The art of book binding is an ancient craft, but actually it is not very difficult to do and with almost no practice you can get really awesome results. If you are on the lookout for fun craft projects or quick ways of making nice presents and gifts, then this could be the project for you.
I know that there are other Instructables on the art of book binding but this project is meant to be a simple quick project that will give a very acceptable finish, and a book that looks like it has been professionally made, yet without the need for any special equipment.
All you will need is:
Minimum really is about 32 A4 or US Letter sized sheets, to make a half A4 (half US Letter sized book), although smaller books can be made as can ones with more pages. You can use tracing paper, thick or thin paper and of course colored or even preprinted or written on paper.
You will need PVA (Elmer’s White glue) or a rubber fabric adhesive (in the UK that is called Copydex, perhaps someone could tell me what it’s called in the US), (a glue gun if you have it, would help with one of the stages, but is not mandatory).
Some stiff cardboard or corrugated (fluted) cardboard
Some fabric or leather
Any old stuff will do for the cover. I have used the fabric from some old pairs of trousers that were being thrown out (actually nothing gets thrown out in my house, just put to one side for later use). But you could use a bit of leather, some old curtains, cushion covers…etc etc, I’m sure you get the idea.
Step 1: Stack Your Paper Neatly in (at Least 4) Piles of 8 Sheets
You are going to be binding your paper in eight sheet folios. Of course you could do more or less. I have found eight sheets to be a good number. because you are folding it in half each sheet is going to make four pages of your book, so this eight sheet stack is going to make 32 pages.
Your book should have at least four of these eight sheet folios which will therefore make 128 pages. (Apologies to all the maths wizards out there).
You can use just plain paper or paper upon which you have already printed a header and footer (remember to get this the right way round and remember that there will be 4 headers and four footers per sheet of paper.
If you want to mix in different papers then remember that they will appear further into the book as well. (don’t worry, this all becomes obvious as we go through the project).
Step 2: Fold Each Stack in Half
As neatly as possible and keeping the paper as lined up as possible, fold each pile of eight sheets in half cross-wise.
Step 3: Unfold the Paper and Turn Over
Making sure you keep the paper nice and straight, unfold each stack of eight sheets, and turn over.
Step 4: Staple the Pages Together
I have a long arm stapler (“bully for you”, I hear you say), but if you don’t have one of those, then no worries, just do the following:
Open out your stapler
Place the upturned paper stack on top of an eraser (positioned where you want to staple - which will be about two inches (5 cm) from the edge of the page exactly on the crease) and slowly but firmly push down on the stapler until you have stapled through the pages.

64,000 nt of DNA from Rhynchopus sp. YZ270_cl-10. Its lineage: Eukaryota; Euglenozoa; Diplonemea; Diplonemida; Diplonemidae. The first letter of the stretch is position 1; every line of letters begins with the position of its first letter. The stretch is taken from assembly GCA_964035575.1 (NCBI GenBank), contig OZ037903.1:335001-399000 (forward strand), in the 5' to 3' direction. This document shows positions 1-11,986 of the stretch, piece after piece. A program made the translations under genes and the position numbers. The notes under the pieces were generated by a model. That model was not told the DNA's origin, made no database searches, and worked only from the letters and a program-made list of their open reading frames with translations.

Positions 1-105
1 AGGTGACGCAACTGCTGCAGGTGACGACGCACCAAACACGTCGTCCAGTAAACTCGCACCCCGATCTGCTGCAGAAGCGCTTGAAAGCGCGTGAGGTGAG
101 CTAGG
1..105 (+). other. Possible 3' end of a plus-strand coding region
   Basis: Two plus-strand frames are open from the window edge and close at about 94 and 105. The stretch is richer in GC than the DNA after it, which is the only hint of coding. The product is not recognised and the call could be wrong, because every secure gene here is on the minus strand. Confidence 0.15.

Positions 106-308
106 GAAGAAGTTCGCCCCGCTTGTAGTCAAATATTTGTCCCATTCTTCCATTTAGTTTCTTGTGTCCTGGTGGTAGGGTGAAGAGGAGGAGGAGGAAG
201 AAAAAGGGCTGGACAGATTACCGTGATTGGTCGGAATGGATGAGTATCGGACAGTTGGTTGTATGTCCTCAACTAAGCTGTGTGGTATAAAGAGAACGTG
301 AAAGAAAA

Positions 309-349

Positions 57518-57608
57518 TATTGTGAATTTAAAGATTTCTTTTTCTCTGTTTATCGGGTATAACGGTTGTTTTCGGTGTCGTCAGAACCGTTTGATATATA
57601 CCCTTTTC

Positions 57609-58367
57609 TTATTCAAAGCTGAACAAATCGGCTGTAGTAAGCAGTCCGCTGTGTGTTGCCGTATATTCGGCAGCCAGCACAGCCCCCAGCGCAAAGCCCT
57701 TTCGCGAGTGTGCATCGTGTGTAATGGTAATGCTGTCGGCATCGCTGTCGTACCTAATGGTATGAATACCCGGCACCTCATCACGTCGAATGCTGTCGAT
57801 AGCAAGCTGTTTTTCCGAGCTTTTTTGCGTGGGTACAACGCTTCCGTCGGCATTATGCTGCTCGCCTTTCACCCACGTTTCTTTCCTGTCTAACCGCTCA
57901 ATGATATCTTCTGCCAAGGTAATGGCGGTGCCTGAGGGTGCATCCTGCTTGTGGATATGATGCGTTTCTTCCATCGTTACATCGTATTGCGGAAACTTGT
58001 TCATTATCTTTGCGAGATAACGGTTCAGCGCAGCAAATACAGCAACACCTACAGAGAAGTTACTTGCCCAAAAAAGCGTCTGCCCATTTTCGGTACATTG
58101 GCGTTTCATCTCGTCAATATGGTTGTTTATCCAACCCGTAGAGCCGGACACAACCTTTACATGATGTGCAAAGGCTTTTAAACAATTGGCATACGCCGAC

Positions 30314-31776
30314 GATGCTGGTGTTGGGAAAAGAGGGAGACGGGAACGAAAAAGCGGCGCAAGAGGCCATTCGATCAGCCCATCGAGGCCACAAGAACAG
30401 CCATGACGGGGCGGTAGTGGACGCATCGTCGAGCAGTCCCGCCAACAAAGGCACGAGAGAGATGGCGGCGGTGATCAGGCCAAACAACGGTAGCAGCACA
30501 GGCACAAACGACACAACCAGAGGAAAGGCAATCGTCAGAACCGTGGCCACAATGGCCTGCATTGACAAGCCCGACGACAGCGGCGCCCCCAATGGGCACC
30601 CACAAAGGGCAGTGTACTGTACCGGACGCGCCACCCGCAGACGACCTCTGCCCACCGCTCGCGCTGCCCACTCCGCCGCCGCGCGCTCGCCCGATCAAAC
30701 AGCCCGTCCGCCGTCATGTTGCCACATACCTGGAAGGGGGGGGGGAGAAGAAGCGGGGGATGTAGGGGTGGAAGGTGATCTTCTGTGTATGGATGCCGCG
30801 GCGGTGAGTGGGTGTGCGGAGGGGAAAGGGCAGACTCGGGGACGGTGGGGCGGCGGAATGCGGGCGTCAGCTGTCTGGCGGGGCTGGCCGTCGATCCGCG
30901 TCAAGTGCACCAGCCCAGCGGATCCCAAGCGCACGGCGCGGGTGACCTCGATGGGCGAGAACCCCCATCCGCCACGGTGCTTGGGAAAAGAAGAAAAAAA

Turn the pages over, pull off the eraser and then fold over the staple ends with the blunt end of a dinner knife or your thumb nail, being careful not to break it / stab yourself.
Repeat at the other end of the crease so that each page has just two staples in it.
If you, like me, have a long arm stapler, simply staple the eight sheet stack in two places… I knew there was a good reason for borrowing that thing from work.
Step 5: Glue the Binding Onto the Folios
You are now going to make the heart of the book. You have made at least four of the eight sheet / 32 page folios and they need to be stuck together.
Firstly , cut a piece of thin fabric to the same length as the page height and about five times the thickness of all the folios held together.
Hold the folios tightly together and all lined up. Either get a friend to help or clip the folios together using giant paper clips or bull dog clips (or even a rubber band I guess).
When they are all nicely aligned apply glue to just the spines of the folios. You can use white glue for this (this was what white glue was originally made for BTW) but you must be careful not to let it drip down in to the gaps between the folios (maybe painting the fabric would be better.) Alternatively you can use hot melt for this part. Again, hot melt is used in industry for book binding, so it is perfect for the job.
Before it has a chance to set, quickly turn over the wad of folios and glue them to the piece of fabric so that some fabric sticks out each side (i.e. so that not all of the fabric is glued to the pages)
Step 6: Trim the Bound Folios
As Fugazzi has pointed out, you may be able to get your bound pages trimmed by a proper guillotine at your local one stop print or copy shop. Failing that read on…
If you want (and you don’t have to) you can trim the folios a tiny bit. Beware that the first time you do this you might end up making more of a mess of the edge of the paper than if you just left it. It takes a bit of practice and a sharp craft knife or scalpel (definitely NOT something for children to do on their own).
If you want to trim, then the most important edge to trim is the edge opposite the binding, because when the paper is folded over all the pages get to be slightly different lengths depending on where they are in the folio stack.
The trick is to hold the rule very steady and take many repeated cuts being careful to cut in the same groove and try to make sure that at each cut the paper on at least one layer is cut from edge to edge. (BTW I know that the drawing I have done to illustrate this step does not show this method of trimming multiple sheets, but it is meant to be a bit figurative anyway).
If you have access to a proper guillotine that can cut through paper stacks (i.e. at work or at school) then this is the time to use that, it will give you the most awesome finish).
Trimming is by no means necessary.
Trimming or not, you have now finished the paper part of the book and it’s time to move on to the cover…